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Teaching Cub Scouts How to Build a Fire

how to build a fire

My Bear and I have been reading The Genius Files:  Mission Unstoppable, and one of the main characters talks about the science behind fire.  We learned that you have to have three things to have a fire:  heat, oxygen and fuel.  What a coincidence that I'm writing about fire today!

In the new Cub Scout program, Webelos are required to build a fire in one of their Adventures.

Webelos Adventure:  Cast Iron Chef 3:  Use tinder, kindling, and fuel wood to demonstrate how to build a fire in an appropriate outdoor location. If circumstances permit and there is no local restriction on fires, show how to safely light the fire, under the supervision of an adult. After allowing the fire to burn safely, safely extinguish the flames with minimal impact to the fire site.

The first step in building a campfire is to find out if you can build the campfire.  Ask your campground manager if campfires are allowed.  You may need a permit, so ask about that as well.  Check the weather too.  If your area has been hot and dry, there may be a weather restriction on fires.

Next, choose your campfire location.  If the campground already has a fire pit or fire ring, use that.  Otherwise, find an area that is at least fifteen feet away from tent walls, shrubs, trees or anything else that might catch on fire.  Look up too.  There may be low-hanging tree branches overhead.

I've read conflicting information about building fire rings out of rocks.  Many people say it is important to use a fire ring to contain the fire.  Others say that it's possible the rocks may split or even explode depending on the type of rock and whether or not it is holding moisture.  It's also been argued that by moving the rocks, you are not “leaving no trace.”  So use your best judgement about rock fire rings.

NPR's Summer Science program has an excellent infographic on the steps to take to build a fire.  They showed the steps much better than I could write them!  🙂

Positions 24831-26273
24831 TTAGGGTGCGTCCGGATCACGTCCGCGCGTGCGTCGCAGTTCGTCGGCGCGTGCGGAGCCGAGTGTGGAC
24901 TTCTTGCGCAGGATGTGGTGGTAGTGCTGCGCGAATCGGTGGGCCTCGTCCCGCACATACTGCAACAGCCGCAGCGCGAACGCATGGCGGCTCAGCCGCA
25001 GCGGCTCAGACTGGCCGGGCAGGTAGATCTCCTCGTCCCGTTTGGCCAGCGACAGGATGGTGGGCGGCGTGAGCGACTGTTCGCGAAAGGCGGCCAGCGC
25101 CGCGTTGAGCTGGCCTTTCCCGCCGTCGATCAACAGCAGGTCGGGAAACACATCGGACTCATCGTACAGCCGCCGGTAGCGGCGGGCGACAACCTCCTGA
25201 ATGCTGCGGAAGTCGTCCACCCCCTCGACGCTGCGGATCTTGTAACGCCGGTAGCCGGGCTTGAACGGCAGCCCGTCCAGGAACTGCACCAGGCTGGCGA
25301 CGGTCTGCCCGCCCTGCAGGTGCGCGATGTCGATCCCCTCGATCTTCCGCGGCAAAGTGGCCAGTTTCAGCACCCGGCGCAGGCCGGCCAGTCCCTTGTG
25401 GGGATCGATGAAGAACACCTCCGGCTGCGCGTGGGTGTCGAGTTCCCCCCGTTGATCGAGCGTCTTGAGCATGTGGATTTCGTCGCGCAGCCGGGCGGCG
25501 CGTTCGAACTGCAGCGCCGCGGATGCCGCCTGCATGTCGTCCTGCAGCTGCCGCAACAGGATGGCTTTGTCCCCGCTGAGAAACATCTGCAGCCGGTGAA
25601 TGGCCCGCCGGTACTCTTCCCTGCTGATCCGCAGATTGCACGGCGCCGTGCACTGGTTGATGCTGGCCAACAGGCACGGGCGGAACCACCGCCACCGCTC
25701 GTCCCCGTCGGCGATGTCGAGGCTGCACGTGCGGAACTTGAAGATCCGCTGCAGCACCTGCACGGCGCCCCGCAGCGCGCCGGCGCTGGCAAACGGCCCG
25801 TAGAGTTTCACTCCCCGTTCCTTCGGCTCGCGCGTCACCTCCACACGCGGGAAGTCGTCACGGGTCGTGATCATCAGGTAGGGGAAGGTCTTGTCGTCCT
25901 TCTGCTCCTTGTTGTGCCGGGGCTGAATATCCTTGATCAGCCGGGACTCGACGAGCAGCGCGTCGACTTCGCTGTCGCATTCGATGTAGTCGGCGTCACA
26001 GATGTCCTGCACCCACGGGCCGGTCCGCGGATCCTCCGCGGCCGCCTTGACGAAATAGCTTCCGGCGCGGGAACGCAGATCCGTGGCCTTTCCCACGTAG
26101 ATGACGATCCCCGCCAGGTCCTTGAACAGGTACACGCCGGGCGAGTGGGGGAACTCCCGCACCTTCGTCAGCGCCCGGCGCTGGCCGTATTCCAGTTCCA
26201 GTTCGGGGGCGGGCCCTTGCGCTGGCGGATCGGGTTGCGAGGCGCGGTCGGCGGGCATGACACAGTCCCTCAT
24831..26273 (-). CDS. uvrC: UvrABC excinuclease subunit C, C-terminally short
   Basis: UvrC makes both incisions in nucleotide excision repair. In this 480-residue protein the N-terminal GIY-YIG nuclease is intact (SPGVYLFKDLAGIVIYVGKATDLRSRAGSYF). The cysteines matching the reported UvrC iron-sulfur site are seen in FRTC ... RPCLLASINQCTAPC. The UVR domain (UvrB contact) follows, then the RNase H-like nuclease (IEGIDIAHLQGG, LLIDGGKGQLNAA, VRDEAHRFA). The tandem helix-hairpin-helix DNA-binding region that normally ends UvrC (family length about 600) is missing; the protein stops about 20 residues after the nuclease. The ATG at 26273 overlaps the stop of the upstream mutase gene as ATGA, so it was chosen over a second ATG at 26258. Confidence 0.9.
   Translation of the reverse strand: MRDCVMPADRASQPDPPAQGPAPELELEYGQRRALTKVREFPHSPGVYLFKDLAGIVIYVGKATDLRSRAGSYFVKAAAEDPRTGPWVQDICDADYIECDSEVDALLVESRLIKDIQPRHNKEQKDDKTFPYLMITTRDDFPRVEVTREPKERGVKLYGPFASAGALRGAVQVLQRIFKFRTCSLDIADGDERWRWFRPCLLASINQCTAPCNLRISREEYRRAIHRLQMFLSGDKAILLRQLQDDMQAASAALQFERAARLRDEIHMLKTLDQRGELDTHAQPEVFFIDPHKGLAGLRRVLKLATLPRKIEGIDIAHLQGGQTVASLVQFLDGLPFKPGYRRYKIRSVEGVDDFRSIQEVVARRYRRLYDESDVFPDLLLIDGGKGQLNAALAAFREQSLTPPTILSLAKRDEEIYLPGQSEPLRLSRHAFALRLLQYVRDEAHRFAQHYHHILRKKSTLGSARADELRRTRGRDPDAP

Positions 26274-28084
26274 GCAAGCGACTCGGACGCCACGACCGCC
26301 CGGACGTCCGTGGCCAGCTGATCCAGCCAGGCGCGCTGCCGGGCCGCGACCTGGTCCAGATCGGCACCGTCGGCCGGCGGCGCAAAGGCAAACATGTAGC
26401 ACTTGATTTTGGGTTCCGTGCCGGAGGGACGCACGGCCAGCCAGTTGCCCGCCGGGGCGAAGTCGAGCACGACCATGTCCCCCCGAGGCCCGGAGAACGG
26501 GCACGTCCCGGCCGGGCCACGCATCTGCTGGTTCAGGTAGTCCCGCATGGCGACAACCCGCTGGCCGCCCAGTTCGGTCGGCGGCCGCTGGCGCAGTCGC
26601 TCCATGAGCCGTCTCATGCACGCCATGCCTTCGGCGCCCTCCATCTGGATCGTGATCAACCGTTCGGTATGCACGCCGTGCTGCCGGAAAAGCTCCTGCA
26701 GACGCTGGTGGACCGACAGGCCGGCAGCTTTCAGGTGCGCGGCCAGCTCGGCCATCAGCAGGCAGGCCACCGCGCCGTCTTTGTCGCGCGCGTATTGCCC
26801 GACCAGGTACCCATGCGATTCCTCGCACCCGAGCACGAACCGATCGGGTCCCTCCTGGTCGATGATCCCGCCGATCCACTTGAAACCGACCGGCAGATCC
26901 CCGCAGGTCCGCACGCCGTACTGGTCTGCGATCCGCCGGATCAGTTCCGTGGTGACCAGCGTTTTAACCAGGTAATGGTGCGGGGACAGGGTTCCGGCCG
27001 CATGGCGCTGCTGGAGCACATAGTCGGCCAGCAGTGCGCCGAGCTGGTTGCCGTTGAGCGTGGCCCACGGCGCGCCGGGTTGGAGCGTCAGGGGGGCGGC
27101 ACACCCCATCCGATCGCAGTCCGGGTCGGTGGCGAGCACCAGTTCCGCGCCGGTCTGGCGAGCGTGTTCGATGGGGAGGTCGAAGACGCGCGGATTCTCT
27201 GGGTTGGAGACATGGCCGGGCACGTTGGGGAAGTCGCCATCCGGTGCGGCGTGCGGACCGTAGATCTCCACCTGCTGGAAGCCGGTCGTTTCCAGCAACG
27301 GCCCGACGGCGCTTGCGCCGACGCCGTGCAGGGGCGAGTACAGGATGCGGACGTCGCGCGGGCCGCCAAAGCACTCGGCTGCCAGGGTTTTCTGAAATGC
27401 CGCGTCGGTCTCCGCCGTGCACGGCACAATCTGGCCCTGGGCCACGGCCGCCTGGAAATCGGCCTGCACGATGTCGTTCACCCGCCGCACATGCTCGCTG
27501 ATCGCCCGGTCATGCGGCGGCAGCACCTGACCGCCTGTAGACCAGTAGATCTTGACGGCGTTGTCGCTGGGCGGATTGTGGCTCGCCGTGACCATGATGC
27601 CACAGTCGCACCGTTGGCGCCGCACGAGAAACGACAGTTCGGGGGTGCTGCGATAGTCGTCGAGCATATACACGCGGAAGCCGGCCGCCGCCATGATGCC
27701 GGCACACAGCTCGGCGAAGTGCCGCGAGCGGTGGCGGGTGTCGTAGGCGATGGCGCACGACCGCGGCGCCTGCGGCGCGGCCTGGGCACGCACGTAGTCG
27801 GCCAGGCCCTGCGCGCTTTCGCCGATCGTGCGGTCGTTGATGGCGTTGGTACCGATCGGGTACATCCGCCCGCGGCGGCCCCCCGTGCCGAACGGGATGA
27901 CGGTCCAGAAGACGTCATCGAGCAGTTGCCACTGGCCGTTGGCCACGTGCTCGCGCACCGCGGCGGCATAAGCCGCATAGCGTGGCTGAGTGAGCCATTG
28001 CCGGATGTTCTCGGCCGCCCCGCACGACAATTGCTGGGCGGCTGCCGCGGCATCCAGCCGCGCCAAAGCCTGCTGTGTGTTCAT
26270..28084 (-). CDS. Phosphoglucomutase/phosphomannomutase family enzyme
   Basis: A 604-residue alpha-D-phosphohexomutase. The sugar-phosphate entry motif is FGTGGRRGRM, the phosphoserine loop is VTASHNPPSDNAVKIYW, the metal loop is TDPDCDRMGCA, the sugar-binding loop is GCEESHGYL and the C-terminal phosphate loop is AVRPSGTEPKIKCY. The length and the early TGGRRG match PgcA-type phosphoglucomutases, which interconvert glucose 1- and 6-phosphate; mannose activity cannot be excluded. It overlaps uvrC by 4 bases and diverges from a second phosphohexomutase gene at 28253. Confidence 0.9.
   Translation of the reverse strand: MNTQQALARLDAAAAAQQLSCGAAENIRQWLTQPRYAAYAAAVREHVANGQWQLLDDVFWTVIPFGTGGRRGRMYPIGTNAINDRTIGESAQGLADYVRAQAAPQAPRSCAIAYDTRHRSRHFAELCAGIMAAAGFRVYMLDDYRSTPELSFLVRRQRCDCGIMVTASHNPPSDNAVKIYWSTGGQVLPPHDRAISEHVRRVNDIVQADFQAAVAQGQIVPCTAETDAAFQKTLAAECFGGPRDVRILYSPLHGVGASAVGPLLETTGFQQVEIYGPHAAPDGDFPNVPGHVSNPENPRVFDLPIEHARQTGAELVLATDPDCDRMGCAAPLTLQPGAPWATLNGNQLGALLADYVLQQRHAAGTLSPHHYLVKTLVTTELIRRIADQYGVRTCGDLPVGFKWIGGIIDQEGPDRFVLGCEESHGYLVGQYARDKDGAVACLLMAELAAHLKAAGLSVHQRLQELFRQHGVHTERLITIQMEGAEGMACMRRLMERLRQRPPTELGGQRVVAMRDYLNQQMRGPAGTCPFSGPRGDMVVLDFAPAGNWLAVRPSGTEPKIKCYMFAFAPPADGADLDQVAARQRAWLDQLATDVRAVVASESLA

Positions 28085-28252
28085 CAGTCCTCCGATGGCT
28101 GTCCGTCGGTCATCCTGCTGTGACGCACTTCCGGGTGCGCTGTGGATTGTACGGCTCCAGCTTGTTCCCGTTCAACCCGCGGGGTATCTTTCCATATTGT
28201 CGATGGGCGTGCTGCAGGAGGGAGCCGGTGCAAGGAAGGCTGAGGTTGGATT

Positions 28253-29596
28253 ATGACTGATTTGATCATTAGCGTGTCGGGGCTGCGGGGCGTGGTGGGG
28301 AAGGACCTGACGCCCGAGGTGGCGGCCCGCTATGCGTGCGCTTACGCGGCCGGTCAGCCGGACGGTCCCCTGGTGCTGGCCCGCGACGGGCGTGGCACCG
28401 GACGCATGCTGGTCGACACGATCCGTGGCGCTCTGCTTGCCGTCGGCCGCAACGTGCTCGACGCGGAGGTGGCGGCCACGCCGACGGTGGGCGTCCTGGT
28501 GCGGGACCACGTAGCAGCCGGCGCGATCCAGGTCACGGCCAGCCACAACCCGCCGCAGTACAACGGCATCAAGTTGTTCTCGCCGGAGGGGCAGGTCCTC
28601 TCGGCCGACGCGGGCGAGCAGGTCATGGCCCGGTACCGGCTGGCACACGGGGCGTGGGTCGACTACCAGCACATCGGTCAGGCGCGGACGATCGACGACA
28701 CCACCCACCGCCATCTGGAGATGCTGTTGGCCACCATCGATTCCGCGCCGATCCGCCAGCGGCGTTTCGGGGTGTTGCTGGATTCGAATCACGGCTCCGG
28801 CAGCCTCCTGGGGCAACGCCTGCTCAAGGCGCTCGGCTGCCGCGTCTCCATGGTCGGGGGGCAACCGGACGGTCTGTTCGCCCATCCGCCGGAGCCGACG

If your Webelos follow these steps, they'll learn how to safely build a fire and complete the Cast Iron Chef requirement.

Do you have other ways of building fires?

Yours in Scouting,

P.S. If this Webelos information was helpful, sign up below for more helpful hints!

Jessie Manckiy

Saturday 20th of January 2024

Very helpful. Thank you

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[…] Start by building your fire safely. The Webelos handbook has great instructions for this in the Cast Iron Chef adventure. You can also learn how to build a fire with this post. […]

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[…] is struck by steel, it creates a spark to light a fire. This is kind of like when Boy ScoutsĀ learn to start a fire outĀ of sticks and stones, but it’s much more […]

Kelly Carollo

Friday 15th of September 2017

Thank you for that great infographic. Once again, your website has helped me with my den meeting planning!

Sherry Smothermon-Short

Monday 25th of September 2017

Thanks for the kind words! I appreciate you reading the blog!

Stephen Cerruti

Tuesday 10th of February 2015

In California it has almost become normal to not light a fire. But when we do it's either above ground or in an existing fire ring.

As i understand it, lighting a fire on the ground sterilizes the ground underneath killing the microorganisms that promote a healthy ecosystem and permanently scars the landscape. Certainly leave no trace rules apply even if you can't directly see the harm being done.

It used to be that you could remove the sod and dig a hole for your fire. I'm not certain that's even a good idea any longer.

Fires are nice but should be saved for existing sites in developed areas with permission of the land manager.